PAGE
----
CAIRO (Reuters) - Political infighting threatened to stall Egypt’s transition plans on Thursday, as the military cracked down on Muslim Brotherhood leaders it blames for inciting a clash in Cairo in which troops shot and killed 53 protesters.
Monday’s violence between supporters of ousted President Mohamed Mursi, Egypt’s first freely elected leader toppled by the army last week, and soldiers at a military compound has opened deep fissures in the Arab world’s most populous country.
On Wednesday, Egypt’s public prosecutor ordered the arrest of Muslim Brotherhood leader Mohamed Badie and several other senior Islamists, evoking memories of when the movement was repressed under autocratic former Egyptian leader Hosni Mubarak, who was ousted in 2011.
Mursi’s Muslim Brotherhood called for protest marches on Friday, when noon prayers are held in mosques, raising the risk of more violence after fighting between rival factions swept Egypt last week and killed 35 people.
Muslim Brotherhood spokesman Gehad El-Haddad said the leaders had not been arrested and some were still attending a protest vigil at Rabaa Adawiya mosque, where thousands of supporters have camped out for the past two weeks despite punishing heat.
He said the charges against them of inciting violence were “nothing more than an attempt by the police state to dismantle the Rabaa protest.”
“What can we do?” he asked. “In a police state, when the police force are criminals, the judiciary are traitors and the investigators are the fabricators, what can one do?”
Egypt’s 84 million people are increasingly divided between those who rallied on June 30 to demand Mursi’s resignation and angry Islamists who say their democratic rights have been crushed in what they call a military coup.
Separately, the youth-led Tamarud group, which coordinated the mass protests against Mursi centred in Cairo’s Tahrir Square, invited its followers to rally there, also on Friday, in a festive celebration of the Muslim fasting month of Ramadan.
Ramadan, normally a time of celebration, falls this year under the dark shadow of a crisis that has left Egyptian society more divided than at any time in its modern history.
The situation in Cairo and other cities has calmed significantly since last week’s protests and Monday’s clash in which four security personnel were also killed.
Hazem el-Beblawi, the interim prime minister, told Reuters he expects the transitional cabinet to be in place early next week as he seeks to implement the military-backed “road map” that envisages new parliamentary elections in about six months.
Beblawi acknowledged that it will be a challenge to find a cabinet line-up with universal support. “I don’t believe that anything can have unanimous approval,” he said.
The economist has indicated he would be open to offering cabinet posts to Islamists, including Muslim Brotherhood figures. The Muslim Brotherhood says it will have nothing to do with a government of what it calls a fascist coup.
Another potential stumbling block in a political process vital to restoring stability is wrangling among Islamist and liberal parties over the wording of a new constitution, in particular articles defining the role of Islamic sharia law.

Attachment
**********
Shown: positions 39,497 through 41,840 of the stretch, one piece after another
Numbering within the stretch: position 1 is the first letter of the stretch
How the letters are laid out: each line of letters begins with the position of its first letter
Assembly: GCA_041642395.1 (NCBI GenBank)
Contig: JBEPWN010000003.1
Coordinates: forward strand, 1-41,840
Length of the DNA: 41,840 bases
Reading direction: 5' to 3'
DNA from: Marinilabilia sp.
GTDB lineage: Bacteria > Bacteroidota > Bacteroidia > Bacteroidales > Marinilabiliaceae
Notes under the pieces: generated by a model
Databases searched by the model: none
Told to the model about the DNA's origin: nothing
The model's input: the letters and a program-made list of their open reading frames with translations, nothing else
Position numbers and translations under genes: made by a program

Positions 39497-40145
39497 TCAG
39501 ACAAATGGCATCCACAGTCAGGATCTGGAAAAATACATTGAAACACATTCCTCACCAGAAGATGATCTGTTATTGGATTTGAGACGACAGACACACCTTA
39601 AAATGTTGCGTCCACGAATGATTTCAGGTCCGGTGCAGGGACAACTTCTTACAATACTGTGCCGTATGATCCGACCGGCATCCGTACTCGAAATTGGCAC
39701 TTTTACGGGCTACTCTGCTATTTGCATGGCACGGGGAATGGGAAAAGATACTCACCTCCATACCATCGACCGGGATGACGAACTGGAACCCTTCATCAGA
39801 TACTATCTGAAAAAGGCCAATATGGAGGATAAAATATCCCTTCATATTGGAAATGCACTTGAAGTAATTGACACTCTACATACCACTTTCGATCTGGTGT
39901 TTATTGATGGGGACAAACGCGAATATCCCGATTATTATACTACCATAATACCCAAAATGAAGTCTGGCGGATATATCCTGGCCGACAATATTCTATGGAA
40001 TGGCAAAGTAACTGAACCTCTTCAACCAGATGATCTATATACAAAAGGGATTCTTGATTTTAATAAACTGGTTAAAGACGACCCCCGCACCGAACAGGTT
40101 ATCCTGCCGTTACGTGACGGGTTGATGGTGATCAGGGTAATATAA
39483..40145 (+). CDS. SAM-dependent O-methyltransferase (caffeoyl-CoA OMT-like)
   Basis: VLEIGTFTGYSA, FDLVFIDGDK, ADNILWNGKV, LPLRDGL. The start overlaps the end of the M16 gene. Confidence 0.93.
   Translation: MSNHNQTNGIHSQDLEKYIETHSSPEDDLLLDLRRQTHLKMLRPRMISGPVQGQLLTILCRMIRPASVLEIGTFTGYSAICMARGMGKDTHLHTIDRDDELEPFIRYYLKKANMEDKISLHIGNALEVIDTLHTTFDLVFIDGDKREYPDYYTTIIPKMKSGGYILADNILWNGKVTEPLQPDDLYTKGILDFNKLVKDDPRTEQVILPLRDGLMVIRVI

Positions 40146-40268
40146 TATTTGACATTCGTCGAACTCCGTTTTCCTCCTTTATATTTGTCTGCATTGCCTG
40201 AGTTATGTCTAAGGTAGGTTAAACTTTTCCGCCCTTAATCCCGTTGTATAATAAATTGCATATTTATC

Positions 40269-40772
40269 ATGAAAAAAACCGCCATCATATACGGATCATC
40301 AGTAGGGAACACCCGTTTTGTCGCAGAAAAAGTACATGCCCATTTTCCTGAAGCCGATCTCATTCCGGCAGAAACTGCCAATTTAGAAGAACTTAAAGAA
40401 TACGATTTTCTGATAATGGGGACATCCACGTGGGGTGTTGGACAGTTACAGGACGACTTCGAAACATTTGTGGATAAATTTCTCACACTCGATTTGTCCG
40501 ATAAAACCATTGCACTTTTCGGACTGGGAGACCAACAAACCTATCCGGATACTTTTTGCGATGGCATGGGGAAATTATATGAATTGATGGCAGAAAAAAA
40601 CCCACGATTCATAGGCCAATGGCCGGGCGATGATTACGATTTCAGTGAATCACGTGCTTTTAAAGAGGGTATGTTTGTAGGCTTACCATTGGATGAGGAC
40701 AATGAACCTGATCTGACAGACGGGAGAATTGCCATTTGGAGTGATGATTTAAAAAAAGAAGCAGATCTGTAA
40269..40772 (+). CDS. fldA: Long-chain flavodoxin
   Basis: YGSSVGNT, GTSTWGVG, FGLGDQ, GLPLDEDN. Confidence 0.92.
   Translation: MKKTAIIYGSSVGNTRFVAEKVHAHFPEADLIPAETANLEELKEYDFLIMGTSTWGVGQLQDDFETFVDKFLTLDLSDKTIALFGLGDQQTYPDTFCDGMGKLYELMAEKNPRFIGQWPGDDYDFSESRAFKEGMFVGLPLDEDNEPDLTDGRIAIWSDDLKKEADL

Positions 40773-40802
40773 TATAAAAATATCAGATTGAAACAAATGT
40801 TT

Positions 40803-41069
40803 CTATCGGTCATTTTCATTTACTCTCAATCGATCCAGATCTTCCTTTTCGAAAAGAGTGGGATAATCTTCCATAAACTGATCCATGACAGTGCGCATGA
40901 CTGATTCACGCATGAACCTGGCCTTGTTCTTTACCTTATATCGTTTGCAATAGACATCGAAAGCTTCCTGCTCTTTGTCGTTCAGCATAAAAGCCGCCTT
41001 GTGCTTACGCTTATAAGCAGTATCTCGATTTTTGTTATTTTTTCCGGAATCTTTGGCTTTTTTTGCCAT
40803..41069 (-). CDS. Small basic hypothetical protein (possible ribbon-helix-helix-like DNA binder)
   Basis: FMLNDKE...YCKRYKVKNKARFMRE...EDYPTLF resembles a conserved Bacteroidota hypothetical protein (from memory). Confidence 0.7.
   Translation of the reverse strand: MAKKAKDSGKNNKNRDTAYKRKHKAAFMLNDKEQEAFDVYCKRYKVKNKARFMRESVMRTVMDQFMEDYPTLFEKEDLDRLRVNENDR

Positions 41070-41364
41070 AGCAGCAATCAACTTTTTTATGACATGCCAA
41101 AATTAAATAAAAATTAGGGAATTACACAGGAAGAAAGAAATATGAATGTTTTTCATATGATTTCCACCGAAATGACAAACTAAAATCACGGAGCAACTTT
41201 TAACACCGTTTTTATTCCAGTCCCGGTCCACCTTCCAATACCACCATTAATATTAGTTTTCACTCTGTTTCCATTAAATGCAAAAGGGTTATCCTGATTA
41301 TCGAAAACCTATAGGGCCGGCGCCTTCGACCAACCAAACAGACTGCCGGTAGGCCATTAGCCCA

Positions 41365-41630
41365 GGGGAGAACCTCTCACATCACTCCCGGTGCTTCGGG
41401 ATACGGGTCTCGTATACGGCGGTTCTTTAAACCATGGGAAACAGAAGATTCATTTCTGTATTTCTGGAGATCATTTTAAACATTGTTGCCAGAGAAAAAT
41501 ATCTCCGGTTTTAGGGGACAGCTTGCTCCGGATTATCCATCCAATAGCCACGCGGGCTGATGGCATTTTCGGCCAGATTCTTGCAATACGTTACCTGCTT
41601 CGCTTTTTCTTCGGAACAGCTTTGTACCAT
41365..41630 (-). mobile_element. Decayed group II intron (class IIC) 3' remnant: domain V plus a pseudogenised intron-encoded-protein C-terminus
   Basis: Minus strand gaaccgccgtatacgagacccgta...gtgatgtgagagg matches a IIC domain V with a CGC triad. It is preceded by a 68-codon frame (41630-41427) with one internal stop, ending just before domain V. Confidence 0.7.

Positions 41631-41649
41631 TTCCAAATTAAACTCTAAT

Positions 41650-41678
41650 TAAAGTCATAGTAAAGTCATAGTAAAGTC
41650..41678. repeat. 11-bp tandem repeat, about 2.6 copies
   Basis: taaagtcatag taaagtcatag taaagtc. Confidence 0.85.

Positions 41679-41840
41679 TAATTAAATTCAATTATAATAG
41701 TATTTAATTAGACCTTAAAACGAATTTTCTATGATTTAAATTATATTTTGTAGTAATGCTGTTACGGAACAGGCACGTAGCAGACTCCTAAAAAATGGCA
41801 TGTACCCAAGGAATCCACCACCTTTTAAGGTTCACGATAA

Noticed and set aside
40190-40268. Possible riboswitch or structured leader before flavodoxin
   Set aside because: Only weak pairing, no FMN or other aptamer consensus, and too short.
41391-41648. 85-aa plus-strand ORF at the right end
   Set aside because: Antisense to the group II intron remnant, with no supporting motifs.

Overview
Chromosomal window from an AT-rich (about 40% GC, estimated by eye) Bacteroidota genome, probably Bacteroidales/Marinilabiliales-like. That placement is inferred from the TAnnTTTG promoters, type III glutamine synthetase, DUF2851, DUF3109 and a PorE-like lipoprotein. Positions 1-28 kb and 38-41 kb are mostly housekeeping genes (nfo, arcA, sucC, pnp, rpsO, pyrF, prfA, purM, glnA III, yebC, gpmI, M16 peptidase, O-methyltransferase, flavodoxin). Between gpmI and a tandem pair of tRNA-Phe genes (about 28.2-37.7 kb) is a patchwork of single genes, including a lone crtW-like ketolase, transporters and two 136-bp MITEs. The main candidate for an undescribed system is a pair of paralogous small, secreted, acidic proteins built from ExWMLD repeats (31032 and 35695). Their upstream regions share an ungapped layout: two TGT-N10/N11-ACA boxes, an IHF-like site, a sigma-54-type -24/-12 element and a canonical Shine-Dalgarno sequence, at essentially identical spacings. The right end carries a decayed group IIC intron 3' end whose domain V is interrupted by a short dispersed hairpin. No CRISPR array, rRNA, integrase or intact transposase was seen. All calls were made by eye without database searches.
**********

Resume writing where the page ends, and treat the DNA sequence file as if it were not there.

The liberal National Salvation Front may be willing to compromise in order to prevent further delays to the process, a senior party leader said.
The unrest after Mursi’s ouster on July 3, initially greeted with jubilation by hundreds of thousands of people across the sprawling capital, has alarmed Western donors and Israel, which has a 1979 peace treaty with Egypt.
The United States, treading a careful line, has neither welcomed Mursi’s removal nor denounced it as a coup. Under U.S. law, a coup would require the United States to halt aid, including the $1.3 billion it gives the army each year.
The Brotherhood’s downfall has been warmly welcomed by three of the rich Arab monarchies of the Gulf, who showered Cairo with aid to prop up the collapsing economy.
Kuwait promised Egypt $4 billion in cash, loans and fuel on Wednesday, a day after Saudi Arabia pledged $5 billion and the United Arab Emirates offered $3 billion.
In the early hours of Thursday, several hundred Islamist protesters marched to the presidential palace. Demonstrators and police remained calm and the two sides engaged in conversation.
“It is our right to say we don’t acknowledge the military coup,” said one of the protesters, addressing soldiers outside the palace in a good-natured exchange.
Both sides in Egypt have become more anti-American in recent weeks. Mursi’s opponents say President Barack Obama’s administration supported the Muslim Brotherhood in power, while Mursi’s supporters believe Washington was behind the plot to unseat him.
“Obama supports democracy, but only if it goes to those who aren’t Islamists,” the heavily bearded El-Sayyed Abdel Rabennabi said at the Rabaa vigil.
On Tahrir Square, the animosity appears just as fierce.
“America made an alliance with the Brotherhood against the Egyptian people,” said Tawfiq Munir, waving a placard reading “We are the coup” at one recent rally there.
“Now the Brotherhood are fighting us in the streets, fighting to take back power, and America is sitting on the fence,” said the aircraft mechanic.
Reporting by Alexander Dziadosz, Maggie Fick, Mike Collett-White, Tom Perry, Peter Graff, Yasmine Saleh, Ali Saed, Seham el-Oraby and Shadia Nasralla; Editing by Will Dunham